If your device isn’t compatible with Windows 11, TPM won’t help that much
- PC owners with unsupported hardware don’t actually need a TPM to clean install Windows 11.
- Most already have TPM 1.2 and can use the registry hack to upgrade to Microsoft’s newest OS.
- For PCs that lack firmware TPM altogether, buying a module won’t solve your biggest problem.
- Your OS will never be secure, as you will not receive any of the security updates whatsoever.
By far the most controversial system requirement that Windows 11 came with was the required TPM 2.0 addition, which apparently a lot of people were missing, making it impossible for them to upgrade, at first.
Many were actually thinking that it was time to go out and buy a module so they can check that requirement box as well.
Unfortunately, it doesn’t really work like that, because either your PC already meets Windows 11’s hardware requirements or you’ve decided to buy new com[atible hardware.
The truth is that many CPUs already include a firmware version of TPM 2.0, which just needs to be enabled in your BIOS settings before you install Windows 11.
Here’s why you shouldn’t buy a TPM for Windows 11
Now let’s talk about PC owners with unsupported hardware, and clarify that they don’t actually need a TPM to clean install Windows 11.
For upgrades from Windows 10, the great majority already have TPM 1.2 and can use the registry hack method to move up to Microsoft’s newest OS.
Even for computers that lack firmware TPM altogether, buying a module won’t solve your biggest problem in dealing with Windows 11.
It’s already known that all systems with unsupported hardware run the risk of being opted out of the inner circle and not receiving any Windows updates at all.
So sure, you can get a physical module to pair with an older CPU, assuming you have a motherboard with a TPM header.
But you won’t stay as secure as supported PCs, however, in the end, you’re winning one battle only to lose another.
Users seeking a physical TPM to keep its primary functions separate from their CPU, because they believe isolating components offer more security are also in for a surprise.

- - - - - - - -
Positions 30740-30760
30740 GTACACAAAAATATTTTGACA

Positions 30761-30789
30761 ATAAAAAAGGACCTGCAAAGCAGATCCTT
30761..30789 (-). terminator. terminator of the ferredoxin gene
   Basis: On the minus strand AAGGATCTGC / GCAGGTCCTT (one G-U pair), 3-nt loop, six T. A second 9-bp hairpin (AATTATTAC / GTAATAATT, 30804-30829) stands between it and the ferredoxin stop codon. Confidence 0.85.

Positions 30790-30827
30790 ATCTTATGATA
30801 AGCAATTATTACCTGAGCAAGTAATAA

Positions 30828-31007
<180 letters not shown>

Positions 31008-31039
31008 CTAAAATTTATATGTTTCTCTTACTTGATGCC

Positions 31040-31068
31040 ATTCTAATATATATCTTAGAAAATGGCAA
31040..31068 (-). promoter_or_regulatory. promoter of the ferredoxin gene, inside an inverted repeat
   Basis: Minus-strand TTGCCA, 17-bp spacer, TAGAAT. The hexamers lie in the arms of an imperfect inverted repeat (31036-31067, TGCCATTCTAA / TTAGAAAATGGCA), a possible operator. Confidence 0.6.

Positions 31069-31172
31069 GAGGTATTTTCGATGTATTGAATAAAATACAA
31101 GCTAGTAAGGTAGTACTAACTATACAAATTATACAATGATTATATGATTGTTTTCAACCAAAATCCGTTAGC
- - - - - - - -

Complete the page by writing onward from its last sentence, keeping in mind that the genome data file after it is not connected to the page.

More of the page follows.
The physical module doesn’t protect against every kind of TPM attack, so you might want to keep that in mind.
Microsoft doesn’t favor a particular kind of TPM for Windows 11. In the TPM recommendations, the company mentions discrete, integrated, and firmware TPM and specifically says Windows uses all compatible modules in the same way.
On the off-chance you do want a physical module to bypass needing your recovery key for an encrypted drive after a CPU upgrade, again, you need to stop.
We say that because having a discrete TPM doesn’t bypass this kind of headache, and you can trigger the need for a recovery key even after motherboard firmware changes.
So the question here is what should people with unsupported hardware do, if not buy a physical TPM for Windows 11?
The best option you have right now is sticking with Windows 10, as you get a hassle-free experience with solid security, and some of the Windows 11 features are still coming to the previous OS as well.
Windows 10 will also get support for another four years, so you have little pressure to upgrade your hardware in the near future.
The bottom line is that if you really want to run Microsoft’s new operating system, your best chance is sourcing a new, compatible machine for it.
All this TPM he said, she said is just wasting everybody’s time and the results are really not that impressive overall.
Were you planning to purchase a Trusted Platform Module just to run Windows 11 on your unsupported machine? Share your experience with us in the comments section below.